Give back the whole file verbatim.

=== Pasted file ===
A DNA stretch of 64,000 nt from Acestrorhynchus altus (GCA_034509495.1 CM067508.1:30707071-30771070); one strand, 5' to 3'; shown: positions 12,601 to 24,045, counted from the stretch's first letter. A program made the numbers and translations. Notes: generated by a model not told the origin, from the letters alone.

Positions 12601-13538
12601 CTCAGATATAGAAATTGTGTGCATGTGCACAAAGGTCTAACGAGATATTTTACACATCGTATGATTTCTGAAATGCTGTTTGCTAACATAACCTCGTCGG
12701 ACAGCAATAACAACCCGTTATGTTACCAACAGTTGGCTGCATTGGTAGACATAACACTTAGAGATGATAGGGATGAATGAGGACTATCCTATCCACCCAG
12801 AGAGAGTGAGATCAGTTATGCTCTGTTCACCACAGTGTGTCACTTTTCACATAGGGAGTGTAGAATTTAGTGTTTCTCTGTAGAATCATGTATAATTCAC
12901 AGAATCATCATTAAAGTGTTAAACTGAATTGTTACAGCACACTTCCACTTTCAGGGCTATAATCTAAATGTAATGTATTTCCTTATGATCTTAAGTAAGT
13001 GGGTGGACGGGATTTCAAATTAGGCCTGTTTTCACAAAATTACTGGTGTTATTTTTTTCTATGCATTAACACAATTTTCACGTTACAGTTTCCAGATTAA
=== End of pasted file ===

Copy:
A DNA stretch of 64,000 nt from Acestrorhynchus altus (GCA_034509495.1 CM067508.1:30707071-30771070); one strand, 5' to 3'; shown: positions 12,601 to 24,045, counted from the stretch's first letter. A program made the numbers and translations. Notes: generated by a model not told the origin, from the letters alone.

Positions 12601-13538
12601 CTCAGATATAGAAATTGTGTGCATGTGCACAAAGGTCTAACGAGATATTTTACACATCGTATGATTTCTGAAATGCTGTTTGCTAACATAACCTCGTCGG
12701 ACAGCAATAACAACCCGTTATGTTACCAACAGTTGGCTGCATTGGTAGACATAACACTTAGAGATGATAGGGATGAATGAGGACTATCCTATCCACCCAG
12801 AGAGAGTGAGATCAGTTATGCTCTGTTCACCACAGTGTGTCACTTTTCACATAGGGAGTGTAGAATTTAGTGTTTCTCTGTAGAATCATGTATAATTCAC
12901 AGAATCATCATTAAAGTGTTAAACTGAATTGTTACAGCACACTTCCACTTTCAGGGCTATAATCTAAATGTAATGTATTTCCTTATGATCTTAAGTAAGT
13001 GGGTGGACGGGATTTCAAATTAGGCCTGTTTTCACAAAATTACTGGTGTTATTTTTTTCTATGCATTAACACAATTTTCACGTTACAGTTTCCAGATTAA